Strips for detecting spiked drinks will soon be on sale at Selkirk College’s bookstores. Photo: Thinkstock/Getty Images

B.C. college to start selling Ketamine, GHB drug detection kits

The kits are part of the college’s sexual violence prevention program

Textbooks, stationery and drug detection kits.

The first two items are already available at Selkirk College bookstores, and the third will soon be for sale to students as part of a sexual violence prevention initiative.

The kits, which detect drugs such as Ketamine, Rohypnol and GHB that are used for drink spiking, are already on sale at the Castlegar campus. Orders have also been placed for Nelson’s Silver King and Tenth Street campuses.

Selkirk’s healthy campus advisor Leslie Comrie said although the college does not have its own pub, and therefore doesn’t sell alcohol on its campuses, there is a demand for the kits.

“We experience the same number of reports per capita that any other university or college does, and some of those reports have involved drink spiking,” she said.

A spokesperson with the Nelson Police Department told the Star it receives four-to-five reports of drink spiking each year, although police believe it is also an under-reported offence.

The kits consist of three-to-five strips that can be dipped in a drink and will change colour if drugs are detected.

Comrie said the kits are being introduced following October’s Sexual Violence Prevention Month at the college. She said research has shown the first six-to-eight weeks of the fall semester are when sexual violence is most likely to occur.

She’s not sure why that is, but guessed it is related to new students.

“There tends to be lots of parties and all of that traditional exploring your newfound behaviours,” said Comrie. “Some of those behaviours can put people in dangerous situations.”

Comrie was appointed healthy campus advisor by the college in 2016 after the provincial government passed the Sexual Violence and Misconduct Policy Act, which requires public post-secondary institutions to have a sexual misconduct policy.

Comrie worked on that policy, and has helped introduce over preventative measures such as a 90-minute bystander training class that teaches students how to safely interrupt racist or sexist conversations.

She said she’s noticed a change in tone from students about sexual violence since accepting the position.

“You’d bring up the topic and everyone would leave the room, to now it’s more yeah, we need to talk about this and we need to do more about this,” she said. “Honestly, the women are engaged in that conversation but there’s many more men who are also standing up and being engaged as well.”

Related:

Selkirk sexual assault policy kicks in

Their stories: sexual assault on Nelson campuses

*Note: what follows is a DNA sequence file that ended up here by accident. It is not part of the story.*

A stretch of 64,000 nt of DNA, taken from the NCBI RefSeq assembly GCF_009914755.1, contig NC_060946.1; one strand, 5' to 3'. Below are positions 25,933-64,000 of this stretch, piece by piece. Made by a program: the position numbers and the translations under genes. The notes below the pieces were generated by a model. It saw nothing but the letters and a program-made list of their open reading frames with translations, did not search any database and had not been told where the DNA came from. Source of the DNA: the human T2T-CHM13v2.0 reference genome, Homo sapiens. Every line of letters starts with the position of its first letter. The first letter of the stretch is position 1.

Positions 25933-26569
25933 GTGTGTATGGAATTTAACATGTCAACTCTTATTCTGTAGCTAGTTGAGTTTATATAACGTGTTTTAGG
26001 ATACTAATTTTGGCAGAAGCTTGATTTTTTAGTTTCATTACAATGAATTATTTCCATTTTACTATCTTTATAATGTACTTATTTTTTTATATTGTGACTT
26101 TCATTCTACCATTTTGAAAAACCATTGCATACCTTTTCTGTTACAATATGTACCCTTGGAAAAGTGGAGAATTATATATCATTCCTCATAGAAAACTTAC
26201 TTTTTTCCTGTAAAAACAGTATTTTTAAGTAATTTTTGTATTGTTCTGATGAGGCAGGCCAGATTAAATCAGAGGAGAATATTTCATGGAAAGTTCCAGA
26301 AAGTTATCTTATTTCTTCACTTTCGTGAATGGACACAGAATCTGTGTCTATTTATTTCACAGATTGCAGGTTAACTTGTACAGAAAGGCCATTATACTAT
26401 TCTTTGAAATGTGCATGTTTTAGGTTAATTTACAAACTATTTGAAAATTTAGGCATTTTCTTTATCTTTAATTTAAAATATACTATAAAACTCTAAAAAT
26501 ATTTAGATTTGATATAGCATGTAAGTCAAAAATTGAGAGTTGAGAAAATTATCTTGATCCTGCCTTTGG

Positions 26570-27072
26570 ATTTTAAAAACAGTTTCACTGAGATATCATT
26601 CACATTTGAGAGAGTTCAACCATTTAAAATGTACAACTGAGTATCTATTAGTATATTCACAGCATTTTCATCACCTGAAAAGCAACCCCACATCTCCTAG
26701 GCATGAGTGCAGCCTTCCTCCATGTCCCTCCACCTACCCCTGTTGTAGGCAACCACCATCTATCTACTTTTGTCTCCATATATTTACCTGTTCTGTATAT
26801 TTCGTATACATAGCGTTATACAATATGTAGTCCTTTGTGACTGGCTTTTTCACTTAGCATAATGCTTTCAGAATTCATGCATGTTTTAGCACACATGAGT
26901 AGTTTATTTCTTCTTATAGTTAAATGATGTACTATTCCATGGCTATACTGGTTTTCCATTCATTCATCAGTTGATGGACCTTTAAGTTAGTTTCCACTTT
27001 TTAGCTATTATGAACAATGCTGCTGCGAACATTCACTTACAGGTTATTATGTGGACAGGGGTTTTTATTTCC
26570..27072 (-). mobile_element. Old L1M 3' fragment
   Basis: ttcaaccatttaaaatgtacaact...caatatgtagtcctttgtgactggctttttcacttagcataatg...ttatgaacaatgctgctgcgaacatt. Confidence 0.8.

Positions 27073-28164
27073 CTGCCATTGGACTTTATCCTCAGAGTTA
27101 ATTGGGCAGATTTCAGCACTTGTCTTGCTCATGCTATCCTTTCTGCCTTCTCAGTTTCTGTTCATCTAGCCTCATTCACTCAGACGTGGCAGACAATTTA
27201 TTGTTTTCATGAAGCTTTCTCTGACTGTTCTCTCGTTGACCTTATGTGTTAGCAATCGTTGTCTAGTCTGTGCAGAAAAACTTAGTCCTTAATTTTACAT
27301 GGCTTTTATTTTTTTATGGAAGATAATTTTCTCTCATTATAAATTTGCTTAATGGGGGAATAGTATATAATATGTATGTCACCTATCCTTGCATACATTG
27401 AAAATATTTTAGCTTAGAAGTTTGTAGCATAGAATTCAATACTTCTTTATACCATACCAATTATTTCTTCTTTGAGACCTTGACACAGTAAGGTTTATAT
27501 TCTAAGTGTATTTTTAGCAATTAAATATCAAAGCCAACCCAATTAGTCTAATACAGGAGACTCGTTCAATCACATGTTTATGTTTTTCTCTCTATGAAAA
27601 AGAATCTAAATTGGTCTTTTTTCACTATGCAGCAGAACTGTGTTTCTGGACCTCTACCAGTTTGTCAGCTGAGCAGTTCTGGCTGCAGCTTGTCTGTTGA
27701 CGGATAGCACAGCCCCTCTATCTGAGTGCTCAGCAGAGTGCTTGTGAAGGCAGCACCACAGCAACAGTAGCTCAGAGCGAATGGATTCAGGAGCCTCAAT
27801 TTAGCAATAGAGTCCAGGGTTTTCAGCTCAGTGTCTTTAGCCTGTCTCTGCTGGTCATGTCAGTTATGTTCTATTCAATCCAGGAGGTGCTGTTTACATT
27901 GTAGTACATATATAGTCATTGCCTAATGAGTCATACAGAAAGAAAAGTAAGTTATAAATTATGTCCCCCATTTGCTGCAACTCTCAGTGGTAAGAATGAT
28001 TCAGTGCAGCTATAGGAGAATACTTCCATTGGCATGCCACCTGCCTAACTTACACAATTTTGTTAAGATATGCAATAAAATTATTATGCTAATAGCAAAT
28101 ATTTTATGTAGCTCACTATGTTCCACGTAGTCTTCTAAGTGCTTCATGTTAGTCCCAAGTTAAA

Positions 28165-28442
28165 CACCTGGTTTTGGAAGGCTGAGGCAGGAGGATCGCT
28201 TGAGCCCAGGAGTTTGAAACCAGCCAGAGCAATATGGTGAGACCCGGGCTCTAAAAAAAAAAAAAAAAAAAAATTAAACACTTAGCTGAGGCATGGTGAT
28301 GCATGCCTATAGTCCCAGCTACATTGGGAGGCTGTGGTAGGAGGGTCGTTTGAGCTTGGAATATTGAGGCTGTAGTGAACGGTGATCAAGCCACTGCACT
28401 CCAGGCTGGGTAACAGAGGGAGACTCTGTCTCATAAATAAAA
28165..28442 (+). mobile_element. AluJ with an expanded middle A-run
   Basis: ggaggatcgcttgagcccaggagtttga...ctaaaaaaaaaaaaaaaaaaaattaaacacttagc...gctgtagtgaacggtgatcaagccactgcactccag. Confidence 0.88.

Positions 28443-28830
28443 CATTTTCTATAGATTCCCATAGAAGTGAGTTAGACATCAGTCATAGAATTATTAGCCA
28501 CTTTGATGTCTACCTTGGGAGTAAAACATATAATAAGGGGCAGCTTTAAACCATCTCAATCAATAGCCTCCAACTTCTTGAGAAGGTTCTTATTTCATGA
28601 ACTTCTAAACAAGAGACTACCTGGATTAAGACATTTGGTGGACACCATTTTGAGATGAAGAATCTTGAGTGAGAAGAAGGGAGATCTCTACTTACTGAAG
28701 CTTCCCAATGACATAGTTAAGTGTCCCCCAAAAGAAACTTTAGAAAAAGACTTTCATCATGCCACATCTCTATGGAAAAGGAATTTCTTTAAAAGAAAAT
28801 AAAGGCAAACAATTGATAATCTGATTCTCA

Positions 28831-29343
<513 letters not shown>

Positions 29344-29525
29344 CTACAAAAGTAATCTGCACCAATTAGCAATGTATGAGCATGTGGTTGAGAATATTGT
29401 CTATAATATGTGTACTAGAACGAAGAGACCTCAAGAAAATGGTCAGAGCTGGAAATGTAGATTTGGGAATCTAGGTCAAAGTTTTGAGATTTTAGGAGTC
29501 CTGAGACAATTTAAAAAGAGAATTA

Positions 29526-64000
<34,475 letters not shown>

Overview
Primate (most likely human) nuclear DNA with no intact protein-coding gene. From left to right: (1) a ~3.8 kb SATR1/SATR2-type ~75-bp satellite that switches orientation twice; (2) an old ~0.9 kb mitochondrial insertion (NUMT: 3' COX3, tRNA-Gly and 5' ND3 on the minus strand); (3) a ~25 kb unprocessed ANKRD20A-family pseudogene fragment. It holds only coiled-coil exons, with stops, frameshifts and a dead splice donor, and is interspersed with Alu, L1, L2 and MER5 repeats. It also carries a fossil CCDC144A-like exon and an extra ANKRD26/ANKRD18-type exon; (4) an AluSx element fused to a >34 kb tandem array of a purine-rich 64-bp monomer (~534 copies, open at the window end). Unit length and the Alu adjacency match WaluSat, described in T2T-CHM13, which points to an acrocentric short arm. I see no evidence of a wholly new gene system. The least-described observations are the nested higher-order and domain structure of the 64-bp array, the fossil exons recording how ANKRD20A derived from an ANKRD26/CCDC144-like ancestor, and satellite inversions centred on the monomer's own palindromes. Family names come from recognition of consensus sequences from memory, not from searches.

tyler.harper@nelsonstar.com

Like us on Facebook and follow us on Twitter

Comments are closed

Just Posted

Garden-sharing map connects Victoria landowners and gardeners

U-Map created by Young Agrarians after COVID-19 created uptick in garden matching requests

Saanich wins award for climate plan cut from 2020 budget

‘It’s truly an exceptional plan,’ says councillor disappointed with lack of funding

New exhibit at Point Ellice House examines history of waste, water and privilege

Night soil scavengers in the 19th century would collect human waste and dump it around the city

Two injured hikers airlifted from North Vancouver Island Park

Campbell River and Comox Search and Rescue hoist team rescued the injured from Cape Scott Provincial Park

Victoria man collects 28 bags of trash along two-kilometre stretch of highway

20-year-old spent 12 hours collecting garbage near Thetis Lake

VIDEO: Musqueam Chief captures captivating footage of bald eagle catching meal

‘This is why we have chosen to live here since time immemorial,’ Chief Wayne Sparrow’s nephew says

Nanaimo RCMP ask for help finding missing 19-year-old

Haley Murphy has not been seen since Tuesday, June 30, say police

Police ramp up efforts to get impaired drivers off B.C. roads this summer

July is dedicated to the Summer CounterAttack Impaired Driving Campaign

Migrant workers stage multi-city action for full status amid COVID-19 risks

‘COVID-19 has exacerbated an existing crisis’

Okanagan school drops ‘Rebels’ sports team name, citing links with U.S. Civil War

Name and formerly-used images “fly in the face” of the district’s human rights policy, says board chair

PHOTOS: B.C.’s top doc picks up personalized Fluevog shoes, tours mural exhibition

Murals of Gratitude exhibit includes at least one portrait of Henry alongside paintings of health-care workers

In troubled times: Independence Day in a land of confusion

Buffeted by invisible forces and just plain worn out, the United States of America celebrates its 244th birthday

Stop enforcing sex work laws during COVID-19, advocates say

There are provisions in Canada’s prostitution laws that make workers immune from prosecution, but not from arrest

Liberal party finished 2019 having spent $43 million, raised $42 million

All political parties had until midnight June 30 to submit their financial reports for last year

Most Read